THE Zimbabwe Council of Churches (ZCC) has established a cholera and typhoid response fund to deal with the outbreak of the twin waterborne diseases that have claimed 28 lives in Harare and affected thousands others.
By NQOBANI NDLOVU
The outbreak has spread to other cities, with Bulawayo recording its first cholera case on Friday.
This is the first time in over a decade for Bulawayo to record a cholera or typhoid outbreak despite erratic water supplies in the country’s second largest city.
The ZCC said it was seized with the matter and was establishing a cholera and typhoid response fund to deal with the outbreak and prevent its further spread.
“Throughout the state of emergency on cholera and typhoid, the ZCC will rally its member churches in efforts to prevent deaths, ameliorate the suffering and contribute towards lasting solutions to address the root cause of recurrent outbreaks,” the ZCC said in a statement yesterday.
“In particular, the ZCC will participate in stakeholder consultations in order to contribute to a collective way forward, provide pastoral resources to help pastors to be relevant as they minister in affected areas, medical institutions and bereaved families, establish a cholera reporting centre to collect and share information from churches in affected areas, establish a cholera/typhoid response fund to assist the affected families and communities.”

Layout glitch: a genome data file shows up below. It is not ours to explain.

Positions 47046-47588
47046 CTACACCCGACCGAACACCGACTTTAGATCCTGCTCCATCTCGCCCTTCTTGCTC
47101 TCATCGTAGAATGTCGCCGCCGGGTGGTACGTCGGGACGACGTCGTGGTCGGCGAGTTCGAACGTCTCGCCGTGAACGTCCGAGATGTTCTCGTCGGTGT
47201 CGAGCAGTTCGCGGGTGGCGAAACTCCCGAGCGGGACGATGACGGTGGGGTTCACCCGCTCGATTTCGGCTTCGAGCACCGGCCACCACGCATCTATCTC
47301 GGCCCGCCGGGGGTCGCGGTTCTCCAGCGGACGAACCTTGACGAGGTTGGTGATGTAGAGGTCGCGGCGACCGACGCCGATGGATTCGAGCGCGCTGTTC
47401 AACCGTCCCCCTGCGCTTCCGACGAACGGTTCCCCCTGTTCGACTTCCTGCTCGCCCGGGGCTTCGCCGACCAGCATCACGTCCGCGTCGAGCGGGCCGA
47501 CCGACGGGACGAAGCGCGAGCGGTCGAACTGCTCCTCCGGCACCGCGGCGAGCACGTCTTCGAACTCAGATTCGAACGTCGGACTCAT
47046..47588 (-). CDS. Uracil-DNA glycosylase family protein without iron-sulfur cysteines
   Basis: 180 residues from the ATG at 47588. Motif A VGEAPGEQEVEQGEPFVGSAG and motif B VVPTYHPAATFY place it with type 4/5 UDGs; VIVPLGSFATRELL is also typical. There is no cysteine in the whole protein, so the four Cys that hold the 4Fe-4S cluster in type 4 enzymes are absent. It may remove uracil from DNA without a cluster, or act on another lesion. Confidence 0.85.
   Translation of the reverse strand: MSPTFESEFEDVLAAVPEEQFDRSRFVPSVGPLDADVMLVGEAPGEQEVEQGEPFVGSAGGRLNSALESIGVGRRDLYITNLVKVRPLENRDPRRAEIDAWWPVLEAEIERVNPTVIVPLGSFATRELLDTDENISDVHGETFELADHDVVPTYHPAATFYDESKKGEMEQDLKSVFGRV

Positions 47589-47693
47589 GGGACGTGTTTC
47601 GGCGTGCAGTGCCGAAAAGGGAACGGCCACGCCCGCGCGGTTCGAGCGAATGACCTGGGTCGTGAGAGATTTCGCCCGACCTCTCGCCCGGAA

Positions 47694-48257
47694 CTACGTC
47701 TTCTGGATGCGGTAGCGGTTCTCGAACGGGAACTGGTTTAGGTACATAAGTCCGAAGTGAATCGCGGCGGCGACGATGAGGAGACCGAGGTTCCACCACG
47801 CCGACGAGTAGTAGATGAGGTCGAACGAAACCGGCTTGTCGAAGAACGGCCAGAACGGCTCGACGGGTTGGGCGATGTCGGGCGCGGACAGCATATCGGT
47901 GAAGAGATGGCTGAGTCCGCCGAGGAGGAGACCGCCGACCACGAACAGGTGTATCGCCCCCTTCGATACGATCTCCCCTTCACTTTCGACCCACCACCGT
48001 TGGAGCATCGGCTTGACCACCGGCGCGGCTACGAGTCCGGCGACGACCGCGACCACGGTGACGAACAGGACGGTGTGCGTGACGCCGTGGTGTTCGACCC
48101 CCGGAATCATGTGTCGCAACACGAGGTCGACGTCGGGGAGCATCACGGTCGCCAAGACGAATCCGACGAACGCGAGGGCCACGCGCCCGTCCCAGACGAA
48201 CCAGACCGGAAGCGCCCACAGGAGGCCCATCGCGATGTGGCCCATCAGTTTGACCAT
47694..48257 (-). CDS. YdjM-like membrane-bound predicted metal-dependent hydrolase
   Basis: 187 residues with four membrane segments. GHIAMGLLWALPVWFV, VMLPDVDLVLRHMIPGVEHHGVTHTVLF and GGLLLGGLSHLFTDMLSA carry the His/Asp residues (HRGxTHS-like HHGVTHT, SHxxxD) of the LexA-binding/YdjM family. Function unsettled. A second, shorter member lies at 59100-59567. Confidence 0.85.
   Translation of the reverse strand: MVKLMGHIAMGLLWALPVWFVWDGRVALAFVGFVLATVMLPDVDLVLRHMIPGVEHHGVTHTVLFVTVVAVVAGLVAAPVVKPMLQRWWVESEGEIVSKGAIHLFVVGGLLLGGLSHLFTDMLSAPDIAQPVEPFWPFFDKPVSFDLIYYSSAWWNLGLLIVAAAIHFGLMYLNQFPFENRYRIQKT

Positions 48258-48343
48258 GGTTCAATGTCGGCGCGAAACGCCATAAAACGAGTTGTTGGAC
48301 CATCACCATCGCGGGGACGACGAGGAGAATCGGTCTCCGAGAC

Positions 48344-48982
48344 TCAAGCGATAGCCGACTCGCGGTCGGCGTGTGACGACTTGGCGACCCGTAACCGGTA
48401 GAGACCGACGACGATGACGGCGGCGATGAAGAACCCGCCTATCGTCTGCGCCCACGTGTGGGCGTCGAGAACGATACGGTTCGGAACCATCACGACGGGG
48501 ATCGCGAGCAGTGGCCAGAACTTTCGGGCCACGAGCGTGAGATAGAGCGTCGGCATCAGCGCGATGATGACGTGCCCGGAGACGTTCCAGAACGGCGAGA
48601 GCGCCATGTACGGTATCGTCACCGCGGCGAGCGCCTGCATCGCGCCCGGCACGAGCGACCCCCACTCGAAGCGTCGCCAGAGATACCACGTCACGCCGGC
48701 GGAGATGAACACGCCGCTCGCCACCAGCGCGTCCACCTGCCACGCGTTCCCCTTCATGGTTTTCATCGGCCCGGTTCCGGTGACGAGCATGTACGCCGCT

Government last week declared a state of emergency following the cholera outbreak and on Thursday released $1 million to fight cholera, while also launching an international appeal for funding towards the pandemic.
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There have been counter accusations on who was to blame for the latest cholera outbreak.
The opposition – that runs several councils and municipalities across the country – blames central government for frustrating efforts to ensure resources are channelled to addressing sewer and reticulation challenges – a major source of the outbreak.
Others, however, blame the opposition for incapacity, thus resulting in recurrent cholera and typhoid cases.
“The church would wish to state that this is not a time for finger-pointing or political point-scoring; it is a time to unite. It is a time to do our utmost to meet the needs of families and communities who have been affected or are at risk of the outbreak. What affected families and communities need now is a united and well-coordinated national effort to decisively address this national emergency,” ZCC added.